I remember the first time my mom made me wear a saree, I was fourteen and I cried and cried, because everyone said I looked so pretty and lady like. I was secretly terrified that people would think me suitable marriage material (don’t ask where that came from). Matter of fact I had only two real girl friends out of school, the rest were all boys and in high-school my brother and I had a common group of friends who practically lived at the local sports club. I was also extremely clumsy and accident prone. (Okay, I’m still accident prone to a scary extent, according to the techie. That’s a separate story though.)

When I got to the eleventh grade, I did start wearing skirts and frock for parties and I quite enjoyed them. The only difference from my friends was that, I refused to wear sandals or heels. I wore only black leather boots with my dresses. The first time I actually remember wearing heels voluntarily was for my twelfth grade prom, where I wobbled around like a drunk, thought there was no alcohol present. I also did my make-up on my own, which left me looking like a ghost, or rather like I’d seen a ghost, in most of the pictures (imagine that teamed with a silver sheath dress). After that disaster, which I can laugh about now, the next time I put on make-up and heels was at my engagement, a good four years later!

Real story, I didn’t spend a minute on my wedding shopping because I deemed it was boring and unnecessary! My mom, poor thing, did all of it with the help of assorted family members and I just presented myself on the big day. How do we think we know it all at that age and how are we so selfish? (Again fodder for another post.) Sorry mommy.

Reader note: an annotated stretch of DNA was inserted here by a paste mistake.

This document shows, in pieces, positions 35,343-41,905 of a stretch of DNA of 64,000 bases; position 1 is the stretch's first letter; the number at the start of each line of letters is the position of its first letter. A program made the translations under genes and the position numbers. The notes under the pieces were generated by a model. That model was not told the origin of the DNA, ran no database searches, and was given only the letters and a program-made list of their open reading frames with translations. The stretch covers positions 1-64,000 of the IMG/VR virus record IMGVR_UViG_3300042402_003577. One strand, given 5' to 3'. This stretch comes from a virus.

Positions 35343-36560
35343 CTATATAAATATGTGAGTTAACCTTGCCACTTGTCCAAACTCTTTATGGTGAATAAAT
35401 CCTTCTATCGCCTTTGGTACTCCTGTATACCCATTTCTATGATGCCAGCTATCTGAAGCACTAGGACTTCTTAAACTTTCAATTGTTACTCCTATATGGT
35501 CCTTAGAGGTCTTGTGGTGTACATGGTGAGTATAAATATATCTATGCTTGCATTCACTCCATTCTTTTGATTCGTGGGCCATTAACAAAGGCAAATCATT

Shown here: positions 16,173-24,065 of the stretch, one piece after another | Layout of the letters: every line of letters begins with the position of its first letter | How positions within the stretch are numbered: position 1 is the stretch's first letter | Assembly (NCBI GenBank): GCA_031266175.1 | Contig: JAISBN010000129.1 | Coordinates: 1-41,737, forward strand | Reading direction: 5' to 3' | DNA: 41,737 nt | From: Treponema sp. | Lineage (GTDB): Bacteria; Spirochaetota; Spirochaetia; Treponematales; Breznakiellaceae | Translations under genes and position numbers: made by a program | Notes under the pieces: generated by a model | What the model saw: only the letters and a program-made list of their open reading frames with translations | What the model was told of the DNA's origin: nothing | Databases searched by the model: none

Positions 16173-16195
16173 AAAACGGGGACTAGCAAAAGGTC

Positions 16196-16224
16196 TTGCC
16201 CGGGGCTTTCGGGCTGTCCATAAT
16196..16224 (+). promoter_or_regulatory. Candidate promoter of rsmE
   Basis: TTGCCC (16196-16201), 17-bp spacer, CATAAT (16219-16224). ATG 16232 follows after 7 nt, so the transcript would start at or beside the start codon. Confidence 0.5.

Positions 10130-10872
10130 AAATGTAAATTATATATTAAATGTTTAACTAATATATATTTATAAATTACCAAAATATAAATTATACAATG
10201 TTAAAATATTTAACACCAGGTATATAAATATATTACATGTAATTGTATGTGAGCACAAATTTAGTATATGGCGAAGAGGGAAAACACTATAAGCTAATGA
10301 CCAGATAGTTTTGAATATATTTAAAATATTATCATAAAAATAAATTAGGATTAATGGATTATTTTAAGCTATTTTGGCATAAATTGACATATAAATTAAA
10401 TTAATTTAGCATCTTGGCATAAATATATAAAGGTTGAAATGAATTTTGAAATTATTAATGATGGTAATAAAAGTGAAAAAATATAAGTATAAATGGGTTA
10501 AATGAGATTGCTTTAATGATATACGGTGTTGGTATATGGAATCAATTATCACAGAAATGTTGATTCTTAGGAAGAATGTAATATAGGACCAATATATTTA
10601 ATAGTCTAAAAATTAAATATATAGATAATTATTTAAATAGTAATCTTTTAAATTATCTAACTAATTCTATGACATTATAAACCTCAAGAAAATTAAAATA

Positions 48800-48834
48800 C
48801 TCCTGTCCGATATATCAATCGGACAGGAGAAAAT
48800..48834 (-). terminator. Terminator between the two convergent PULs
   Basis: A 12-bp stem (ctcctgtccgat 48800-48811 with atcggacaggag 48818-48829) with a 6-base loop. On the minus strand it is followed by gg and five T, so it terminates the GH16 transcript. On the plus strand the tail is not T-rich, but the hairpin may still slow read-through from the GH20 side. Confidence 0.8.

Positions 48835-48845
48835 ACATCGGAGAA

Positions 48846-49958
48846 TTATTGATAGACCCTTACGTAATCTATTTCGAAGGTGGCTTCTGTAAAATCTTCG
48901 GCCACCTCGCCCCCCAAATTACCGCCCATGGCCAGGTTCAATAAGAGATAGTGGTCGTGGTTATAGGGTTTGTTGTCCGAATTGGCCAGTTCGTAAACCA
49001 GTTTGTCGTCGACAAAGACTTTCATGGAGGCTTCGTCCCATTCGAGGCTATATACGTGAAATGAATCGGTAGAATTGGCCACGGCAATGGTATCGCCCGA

So you see, while I always loved the colour pink, because it was such a happy colour, I was never a real girlie. Today, I love fashion blogs, love having an opportunity to get dressed-up (though I still hate shopping), adore cocktails rings, high heels and glittery nail polish. Chick lit and fashion magazines have been added to my bookshelves, which were already filled with Wilbur Smith and Williard Price adventures. After having a daughter who loves playing football in her tutu, the me that was ten years back seems to have gotten lost.

How did the wannabe Georgina (from Enid Blyton’s Famous Five series) morph into this wannabe yummy mommy?

Where I wonder could that messy, spectacled tomboy possibly have gone?

Have you substantially changed over the years, to an extent that you can’t reconcile your old and new self? Do share and help me figure out if this is normal.

Photo Credit: Image 1

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8 Comments

Posted by on September 12, 2012 in Defining Me, Dubai, Growing-Up, The Real Me

 

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Silk Route

I’ll tell you why I’ve been AWOL recently, in the next post. I may even have some interesting news in the near future.

Right now I have something else to share with you. My husband paid me the cutest compliment today, he called me an iconic Indian woman (yes, I know he’s married to me, but it still felt great). You ask why? Well, here’s why.

My cousin sister had a traditional women’s function at home today and this is what my morning looked like:

  • 6.30 am – leave mom’s house (we spent the night there) and head home
  • 7:00 am – get the little one ready in her Indian finery (she loves it and I have to hide the stuff from her on regular days)